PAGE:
The following article summarizes a distinguished
lecture given by Professor
Dan Siewiorek
as part of the UIUC CSL Golden

Dilbert and Wearable Computers

Wearable Computer Architecture and

You know that wearable computers have arrived when they show up in
a Dilbert comic strip, said Daniel
P. Siewiorek
, director of the Human-Computer Interaction
at Carnegie Mellon

In the comic strip, Dilbert tells his dog, “I built a ring with a
tiny computer in it. It only displays one character at a time.” When
the dog scoffingly responds with, “Then what good is it?” Dilbert
says: “No time for chit-chat. I’m surfing the net.”

Although equipping a ring with a computer that displays only one
character at a time is comic-strip ludicrous, Siewiorek’s job has been
to find wearable computer applications that actually make sense in the
real world. As part of CSL’s Golden
lecture series, Siewiorek talked about some of those
applications — the product of 10 years of research in Carnegie
Mellon’s Wearable

For instance, Siewiorek brought along a Vu·Man 3, one of the
research group’s earliest wearable computers, dating back to 1994.

Vu·Man 3 consists of a small display monitor that is worn
on the head and connects to a dial and selection-buttons worn on the
waist. This wearable computer was designed for Marines as they
inspected amphibious tractors.

The Vu·Man 3 replaced a clipboard, freed up the Marine’s
hands, and made it possible for one person, rather than two, to do the
job. While wearing the computer, the Marine can squeeze beneath the
equipment, maneuver in tight spots, and inspect the 600 different
equipment items on the list.

As the Marine follows a checklist on the monitor (positioned just
below the eye), he or she turns the dial and pushes buttons to report
the equipment’s status. What’s more, this information automatically
translates into written requests for repair and equipment orders.
Under the old system, the hand-written checklist had to be keyed into
a computer.

By making the entire process more efficient and by eliminating one
Marine in the task, the Vu·Man 3 reduced inspection time by
70 percent. According to Siewiorek, whenever they design a wearable
computer system, they look for repeated patterns “And once we find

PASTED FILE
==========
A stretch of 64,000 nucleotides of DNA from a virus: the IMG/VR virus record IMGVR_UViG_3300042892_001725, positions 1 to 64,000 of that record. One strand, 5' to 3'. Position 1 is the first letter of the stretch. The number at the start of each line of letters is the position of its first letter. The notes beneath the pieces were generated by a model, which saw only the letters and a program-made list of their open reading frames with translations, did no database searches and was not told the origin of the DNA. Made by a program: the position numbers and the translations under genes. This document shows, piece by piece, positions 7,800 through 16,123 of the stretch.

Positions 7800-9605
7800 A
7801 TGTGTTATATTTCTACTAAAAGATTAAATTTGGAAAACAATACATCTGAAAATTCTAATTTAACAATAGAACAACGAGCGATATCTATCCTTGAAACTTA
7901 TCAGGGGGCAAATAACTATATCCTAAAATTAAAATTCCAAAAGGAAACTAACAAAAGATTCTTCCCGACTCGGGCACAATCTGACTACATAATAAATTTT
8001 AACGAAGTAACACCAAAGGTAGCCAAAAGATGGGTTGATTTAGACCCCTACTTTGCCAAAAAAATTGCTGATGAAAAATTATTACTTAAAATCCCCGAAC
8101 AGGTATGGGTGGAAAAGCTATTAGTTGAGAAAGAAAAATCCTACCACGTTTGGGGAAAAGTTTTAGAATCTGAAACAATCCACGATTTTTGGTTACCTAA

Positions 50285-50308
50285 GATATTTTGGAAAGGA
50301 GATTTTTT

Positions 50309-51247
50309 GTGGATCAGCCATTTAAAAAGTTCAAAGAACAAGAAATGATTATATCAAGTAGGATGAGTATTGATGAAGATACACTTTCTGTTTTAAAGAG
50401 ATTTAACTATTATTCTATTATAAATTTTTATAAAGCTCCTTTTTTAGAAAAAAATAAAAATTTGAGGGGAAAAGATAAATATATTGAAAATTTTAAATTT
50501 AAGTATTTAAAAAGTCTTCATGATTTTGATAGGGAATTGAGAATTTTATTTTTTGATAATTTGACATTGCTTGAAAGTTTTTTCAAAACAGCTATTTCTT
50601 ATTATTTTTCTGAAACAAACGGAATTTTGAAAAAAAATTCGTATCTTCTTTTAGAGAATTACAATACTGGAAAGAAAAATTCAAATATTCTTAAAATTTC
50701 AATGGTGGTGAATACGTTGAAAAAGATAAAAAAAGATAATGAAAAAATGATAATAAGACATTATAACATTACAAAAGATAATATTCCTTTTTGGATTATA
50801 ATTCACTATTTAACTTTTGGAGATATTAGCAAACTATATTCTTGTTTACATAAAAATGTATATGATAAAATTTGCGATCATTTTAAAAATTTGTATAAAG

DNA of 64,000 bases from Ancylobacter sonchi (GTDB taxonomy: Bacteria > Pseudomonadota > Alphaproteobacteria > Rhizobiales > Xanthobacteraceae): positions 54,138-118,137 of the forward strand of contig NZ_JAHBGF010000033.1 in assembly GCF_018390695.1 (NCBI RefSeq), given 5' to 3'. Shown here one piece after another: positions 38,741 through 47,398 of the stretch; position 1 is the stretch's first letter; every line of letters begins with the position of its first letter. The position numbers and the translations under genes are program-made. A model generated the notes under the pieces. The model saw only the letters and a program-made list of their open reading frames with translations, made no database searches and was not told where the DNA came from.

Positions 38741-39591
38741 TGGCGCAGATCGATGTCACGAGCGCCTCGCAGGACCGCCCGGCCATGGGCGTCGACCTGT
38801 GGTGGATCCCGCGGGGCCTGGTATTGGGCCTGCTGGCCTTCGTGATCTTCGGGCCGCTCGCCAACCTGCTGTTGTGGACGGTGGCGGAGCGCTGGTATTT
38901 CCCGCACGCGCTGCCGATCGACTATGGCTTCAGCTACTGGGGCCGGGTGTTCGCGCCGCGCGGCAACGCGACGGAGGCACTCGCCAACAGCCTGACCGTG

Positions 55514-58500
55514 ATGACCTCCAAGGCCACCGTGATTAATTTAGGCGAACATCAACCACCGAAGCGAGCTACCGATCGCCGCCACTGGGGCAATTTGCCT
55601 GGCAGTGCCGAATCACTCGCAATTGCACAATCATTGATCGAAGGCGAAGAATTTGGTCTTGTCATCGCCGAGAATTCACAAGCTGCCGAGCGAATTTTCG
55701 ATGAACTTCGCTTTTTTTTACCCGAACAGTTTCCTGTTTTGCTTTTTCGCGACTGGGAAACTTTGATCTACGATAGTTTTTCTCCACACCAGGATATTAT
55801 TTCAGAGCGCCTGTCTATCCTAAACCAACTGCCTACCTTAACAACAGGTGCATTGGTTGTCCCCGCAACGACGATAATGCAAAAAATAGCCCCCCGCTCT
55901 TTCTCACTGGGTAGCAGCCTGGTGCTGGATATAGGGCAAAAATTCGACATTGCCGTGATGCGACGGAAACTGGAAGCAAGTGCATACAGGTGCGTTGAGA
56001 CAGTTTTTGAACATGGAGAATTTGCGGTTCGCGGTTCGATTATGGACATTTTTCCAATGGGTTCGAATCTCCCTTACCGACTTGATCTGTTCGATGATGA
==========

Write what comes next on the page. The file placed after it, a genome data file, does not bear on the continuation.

repeated patterns, we’re pretty sure what we want to build,” he said.
Typically, their wearable computers are used to increase efficiency
for mobile workers in doing any of three tasks: following procedures,
issuing work orders, and interacting in real-time with other

“We’re trying to get the right information to the right person at
the right place at the right time in the right language at the right
level of abstraction,” Siewiorek said.

In designing wearable systems, he also noted, they pay close attention
to “two gold nuggets” — two key resources. The first is human
attention. People can focus their attention on only so many things,
so engineers need to make sure that the wearable computer doesn’t
overload the senses. This requires extensive testing with users.
According to Siewiorek, engineers have a tendency to create systems in
their own image, forgetting the needs of the user. But at Carnegie
Mellon, they live by the saying: “I am not the user.” As he put it,
“We have the user part of our design team. It’s user-centered

The other key resource that they must constantly keep in mind is

“Batteries rule the world, particularly in mobile devices,”
Siewiorek said. “People want 8, 10, or 24-hour shifts out of the
systems we build. But keep in mind that batteries have half the
density of dynamite. So you can’t cram too much more into batteries
if you want to feel safe when you’re walking around.

“Motorola was wise,” Siewiorek added. “When the first cell phones
came out, they were big bricks that provided only 15 minutes of air
time. But now you can get hours of airtime. That’s because they took
energy seriously.”

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